Network traffic flows (flows) are useful for building a coarse-grained understanding of traffic on a computer network.
Following on from What is a Network Traffic Flow? and What is a Network Traffic Flow? (Part 2), this third post investigates flow metadata, how it adds value to flow analysis, and how to record and transport it. This is the good stuff, where flows become useful…
Figure 1 – What this blog post covers
(scroll up for top of post)
What is Flow Metadata?
Flow metadata describes characteristics of packets in a flow. This data about data (metadata) is coarser grained than individual packets, so takes up less space, is easier to analyse and scales better.
Uses for Flow Metadata
There are many uses for flow metadata, including:
- Security. Looking for changes in flow behaviour that may indicate a security incident. This could include detecting network intrusion, port scanning, denial of service attacks etc.
- Troubleshooting. Flow metadata can help retrospectively track down the cause of an incident by giving visibility of what happening on the network just prior to, and during an incident. Flow metadata can also provide indications of capacity issues through volume of data transferred, and can indicate the health of network protocols such as TCP.
- Billing. Flow metadata is often used for differential billing based on volume of traffic to/from specific locations.
Types of Flow Metadata
Flow metadata often includes aggregated counters, such as total data and packets, as well as environmental data such as times and interfaces. Types of flow metadata include:
- Flow Properties (aka ‘characteristic properties‘)
- Generally immutable (do not change) and include characteristics such as IP protocol and addresses and are often the same values used as flow keys.
- Treatment properties can include environmental features of the flow such as interfaces (ports),
- Flow Features (aka ‘measured properties‘).
- These are dynamic properties calculated across all packets i.e. average/maximum/minimum/sum/difference of metrics such as packets, packet size, start time, end time etc.
We need a way to store flow metadata, and we call this construct a flow record.
A flow record stores flow properties and flow features for a specific time period. In Figure 2 we see an example flow record for an SSH session, coloured to show the types of data.
Figure 2 – Example Flow Record
This example flow record contains metadata about multiple packets in an SSH session (note: is unidirectional, i.e. one-way). As the added colouring shows, most of the entries in this flow record are for flow properties, and there are only 3 flow features: Octets (Bytes), Packets and TCP Flags. That’s a lot of invariant property information for not a lot of feature info! It is however worth remembering that the flow property information is valuable too – it says that a flow occurred, and identifies the endpoints and protocol etc.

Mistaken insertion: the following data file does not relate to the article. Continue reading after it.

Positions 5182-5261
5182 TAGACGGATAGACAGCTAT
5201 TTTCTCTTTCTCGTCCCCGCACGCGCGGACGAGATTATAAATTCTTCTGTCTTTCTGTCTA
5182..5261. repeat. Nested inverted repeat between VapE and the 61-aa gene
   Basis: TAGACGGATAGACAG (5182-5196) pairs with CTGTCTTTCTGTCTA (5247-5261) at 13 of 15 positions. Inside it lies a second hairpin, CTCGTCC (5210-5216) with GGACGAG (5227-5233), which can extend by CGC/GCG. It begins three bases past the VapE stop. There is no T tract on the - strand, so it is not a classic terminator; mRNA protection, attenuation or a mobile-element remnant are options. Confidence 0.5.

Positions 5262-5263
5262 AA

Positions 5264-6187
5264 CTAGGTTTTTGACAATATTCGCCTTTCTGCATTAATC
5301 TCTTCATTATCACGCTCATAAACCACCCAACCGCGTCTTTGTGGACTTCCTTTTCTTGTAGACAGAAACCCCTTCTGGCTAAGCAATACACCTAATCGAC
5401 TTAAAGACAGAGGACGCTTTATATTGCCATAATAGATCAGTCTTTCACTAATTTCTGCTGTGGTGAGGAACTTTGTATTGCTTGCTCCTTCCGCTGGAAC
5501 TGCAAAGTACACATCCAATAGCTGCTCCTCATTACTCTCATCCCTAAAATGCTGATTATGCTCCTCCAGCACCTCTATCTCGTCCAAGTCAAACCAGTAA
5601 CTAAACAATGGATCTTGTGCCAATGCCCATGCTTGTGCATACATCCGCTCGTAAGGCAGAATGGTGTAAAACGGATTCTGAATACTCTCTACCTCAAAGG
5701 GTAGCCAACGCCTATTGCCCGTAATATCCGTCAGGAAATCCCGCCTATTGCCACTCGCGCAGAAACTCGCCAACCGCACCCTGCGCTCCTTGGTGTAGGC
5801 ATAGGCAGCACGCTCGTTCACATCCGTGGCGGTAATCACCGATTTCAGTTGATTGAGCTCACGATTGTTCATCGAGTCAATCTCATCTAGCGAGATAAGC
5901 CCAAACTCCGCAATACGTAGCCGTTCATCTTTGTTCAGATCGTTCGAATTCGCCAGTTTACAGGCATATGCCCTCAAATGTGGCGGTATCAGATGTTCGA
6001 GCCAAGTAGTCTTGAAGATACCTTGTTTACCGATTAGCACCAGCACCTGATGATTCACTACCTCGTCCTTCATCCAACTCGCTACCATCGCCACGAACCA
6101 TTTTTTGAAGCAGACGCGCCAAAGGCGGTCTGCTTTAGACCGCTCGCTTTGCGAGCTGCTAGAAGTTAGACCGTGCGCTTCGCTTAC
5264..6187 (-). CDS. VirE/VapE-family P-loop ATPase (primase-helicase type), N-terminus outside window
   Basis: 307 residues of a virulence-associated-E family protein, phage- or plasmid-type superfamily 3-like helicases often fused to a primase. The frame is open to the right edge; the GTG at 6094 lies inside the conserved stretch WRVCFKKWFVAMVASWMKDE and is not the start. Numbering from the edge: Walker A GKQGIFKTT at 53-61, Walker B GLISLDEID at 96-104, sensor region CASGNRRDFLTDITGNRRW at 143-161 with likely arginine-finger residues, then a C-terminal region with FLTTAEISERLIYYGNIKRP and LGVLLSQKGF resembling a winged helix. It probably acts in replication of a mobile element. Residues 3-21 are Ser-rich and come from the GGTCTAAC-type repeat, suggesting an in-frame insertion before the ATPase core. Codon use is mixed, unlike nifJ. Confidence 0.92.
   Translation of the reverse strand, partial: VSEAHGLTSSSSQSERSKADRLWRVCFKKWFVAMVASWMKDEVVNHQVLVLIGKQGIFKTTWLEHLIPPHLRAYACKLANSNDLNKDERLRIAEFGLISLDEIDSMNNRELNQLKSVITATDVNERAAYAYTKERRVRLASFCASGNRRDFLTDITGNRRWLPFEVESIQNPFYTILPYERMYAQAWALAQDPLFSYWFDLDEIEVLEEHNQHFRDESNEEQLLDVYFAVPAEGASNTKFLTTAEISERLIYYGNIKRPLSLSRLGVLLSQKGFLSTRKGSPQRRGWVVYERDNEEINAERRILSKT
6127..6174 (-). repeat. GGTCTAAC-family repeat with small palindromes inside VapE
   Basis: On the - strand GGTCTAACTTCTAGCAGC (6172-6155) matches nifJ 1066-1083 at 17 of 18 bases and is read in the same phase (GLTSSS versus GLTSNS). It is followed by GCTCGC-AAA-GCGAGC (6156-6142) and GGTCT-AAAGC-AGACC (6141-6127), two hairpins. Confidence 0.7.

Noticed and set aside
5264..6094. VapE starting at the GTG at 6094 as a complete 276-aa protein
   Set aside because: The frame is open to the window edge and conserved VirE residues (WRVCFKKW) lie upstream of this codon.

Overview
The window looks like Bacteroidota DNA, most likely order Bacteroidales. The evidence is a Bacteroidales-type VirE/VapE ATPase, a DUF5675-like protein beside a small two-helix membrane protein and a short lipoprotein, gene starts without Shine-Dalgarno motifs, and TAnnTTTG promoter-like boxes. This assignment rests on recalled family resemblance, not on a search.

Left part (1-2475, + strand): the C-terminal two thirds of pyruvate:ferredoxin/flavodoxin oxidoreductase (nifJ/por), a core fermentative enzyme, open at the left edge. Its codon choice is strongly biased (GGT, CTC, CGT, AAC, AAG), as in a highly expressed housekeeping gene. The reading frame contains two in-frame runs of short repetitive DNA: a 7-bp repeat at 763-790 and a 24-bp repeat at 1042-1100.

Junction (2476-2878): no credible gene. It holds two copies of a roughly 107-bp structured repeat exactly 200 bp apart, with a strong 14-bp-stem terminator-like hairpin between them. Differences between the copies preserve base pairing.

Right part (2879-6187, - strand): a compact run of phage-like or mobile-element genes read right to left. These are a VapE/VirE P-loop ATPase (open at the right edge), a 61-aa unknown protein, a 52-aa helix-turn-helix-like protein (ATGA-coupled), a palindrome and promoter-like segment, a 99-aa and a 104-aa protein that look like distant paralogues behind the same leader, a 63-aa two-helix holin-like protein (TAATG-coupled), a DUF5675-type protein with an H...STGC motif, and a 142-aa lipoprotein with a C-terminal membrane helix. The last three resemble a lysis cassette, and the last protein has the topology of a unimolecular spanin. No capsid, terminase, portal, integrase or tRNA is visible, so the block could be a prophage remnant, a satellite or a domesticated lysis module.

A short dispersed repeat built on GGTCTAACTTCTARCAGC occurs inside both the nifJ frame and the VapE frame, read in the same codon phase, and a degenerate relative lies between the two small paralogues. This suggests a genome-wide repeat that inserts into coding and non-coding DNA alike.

Note the TCP flags in Figure 2; they are accumulated over the two packets that were observed (the downside to this is you cannot tell which packets had which combination of the indicated flags). The lack of a SYN flag tells us that this flow record didn’t cover the initial TCP 3-way handshake.
Methods to Capture and Transport Flow Metadata
Now that we’ve learnt about flow records, we need a way to transport them for off-box analysis, as where flow metadata is observed may not be where you want to analyse it. Additionally, there can be benefit from analysing flow records aggregated from multiple locations.
A short bit of history
There are various standards for recording and transporting flow records. Common standards include:
- NetFlow v5 (Cisco proprietary)
- NetFlow v9 (Cisco proprietary, added extensible templating and IPv6 support)
- IPFIX (IETF Standard), broadly based on NetFlow v9
NetFlow came about as a by-product of Cisco’s flow-based switching development, which needed to maintain a flow cache of flow records, and they patented the technology in 1996. It started to see deployment in Cisco routers from the early 2000s.
The Internet Engineering Task Force (IETF) created an open standard for flow record export called IPFIX (IP Flow Information Export) from 2004, based on NetFlow version 9, which has since become the main non-proprietary standard flow records.
IPFIX adds functionality above that available in NetFlow, including support for vendor-specific fields and bidirectional flow records. I’m a fan of open standards so we restrict ourselves to IPFIX for the rest of the post; however the same principles generally apply to NetFlow (think of IPFIX as NetFlow v10).
In the terminology of IPFIX, flow records are exported and collected, as per Figure 3.
Figure 3 – IPFIX Architecture (high level)
- The Exporter observes packets (note: can filter/sample/aggregate them), turns packets into flow records and sends them to the Collector as IPFIX messages.
- The Collector receives the IPFIX messages, identifies and decodes them, and stores them for analysis.
The architecture is many-to-many, thus an exporter can send to multiple collectors and a collector can receive messages from multiple exporters.
Partial flow records
A potential problem with measuring flows is they may be long lived (I have seen a few flows last more than a month in a real network), and thus you may not find out about them till long after they started. This is a problem for applications that need timely data to take actions, such as security use cases.
The solution is to chop up longer-lived flows into multiple flow records via a mechanism called flow expiration, based on configurable rules to expire the flow based on some combination of:
- Time since last packet seen (i.e. has the flow become stale?)
- Time since last export (i.e. have we reported on the flow recently?)
- Indication that the flow has finished, such as FIN/RST flags on TCP flows
Flows can also be expired if the exporter runs out of resources (i.e. memory exhaustion). Expired flows are exported to the collector(s), and any subsequent packets in the same flow start a new flow record.
Exporters will often implement a cache to hold flow records, and there is optimisation applied to the process that receives packets and searches to see if they belong to an existing flow.